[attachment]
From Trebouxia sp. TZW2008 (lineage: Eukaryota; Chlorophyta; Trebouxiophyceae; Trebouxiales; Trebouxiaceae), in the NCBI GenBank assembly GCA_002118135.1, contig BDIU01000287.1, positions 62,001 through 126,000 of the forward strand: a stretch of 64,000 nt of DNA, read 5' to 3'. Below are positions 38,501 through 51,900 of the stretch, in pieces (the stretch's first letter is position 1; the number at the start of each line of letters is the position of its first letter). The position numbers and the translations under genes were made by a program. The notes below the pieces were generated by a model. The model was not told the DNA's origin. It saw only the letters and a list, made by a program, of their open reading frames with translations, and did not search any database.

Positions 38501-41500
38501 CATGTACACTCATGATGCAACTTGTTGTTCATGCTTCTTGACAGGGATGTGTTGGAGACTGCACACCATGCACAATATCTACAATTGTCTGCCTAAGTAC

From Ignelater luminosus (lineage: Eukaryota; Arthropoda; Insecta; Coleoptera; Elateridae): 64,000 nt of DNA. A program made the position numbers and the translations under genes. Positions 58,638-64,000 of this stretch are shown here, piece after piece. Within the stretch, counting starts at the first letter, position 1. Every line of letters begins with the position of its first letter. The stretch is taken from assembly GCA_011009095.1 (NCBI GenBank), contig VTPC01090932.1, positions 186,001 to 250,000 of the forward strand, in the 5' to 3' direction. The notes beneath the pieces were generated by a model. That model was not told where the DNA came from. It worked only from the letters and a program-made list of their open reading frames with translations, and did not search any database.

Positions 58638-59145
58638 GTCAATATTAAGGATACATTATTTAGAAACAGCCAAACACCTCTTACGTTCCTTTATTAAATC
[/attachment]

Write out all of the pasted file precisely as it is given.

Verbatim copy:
From Trebouxia sp. TZW2008 (lineage: Eukaryota; Chlorophyta; Trebouxiophyceae; Trebouxiales; Trebouxiaceae), in the NCBI GenBank assembly GCA_002118135.1, contig BDIU01000287.1, positions 62,001 through 126,000 of the forward strand: a stretch of 64,000 nt of DNA, read 5' to 3'. Below are positions 38,501 through 51,900 of the stretch, in pieces (the stretch's first letter is position 1; the number at the start of each line of letters is the position of its first letter). The position numbers and the translations under genes were made by a program. The notes below the pieces were generated by a model. The model was not told the DNA's origin. It saw only the letters and a list, made by a program, of their open reading frames with translations, and did not search any database.

Positions 38501-41500
38501 CATGTACACTCATGATGCAACTTGTTGTTCATGCTTCTTGACAGGGATGTGTTGGAGACTGCACACCATGCACAATATCTACAATTGTCTGCCTAAGTAC

From Ignelater luminosus (lineage: Eukaryota; Arthropoda; Insecta; Coleoptera; Elateridae): 64,000 nt of DNA. A program made the position numbers and the translations under genes. Positions 58,638-64,000 of this stretch are shown here, piece after piece. Within the stretch, counting starts at the first letter, position 1. Every line of letters begins with the position of its first letter. The stretch is taken from assembly GCA_011009095.1 (NCBI GenBank), contig VTPC01090932.1, positions 186,001 to 250,000 of the forward strand, in the 5' to 3' direction. The notes beneath the pieces were generated by a model. That model was not told where the DNA came from. It worked only from the letters and a program-made list of their open reading frames with translations, and did not search any database.

Positions 58638-59145
58638 GTCAATATTAAGGATACATTATTTAGAAACAGCCAAACACCTCTTACGTTCCTTTATTAAATC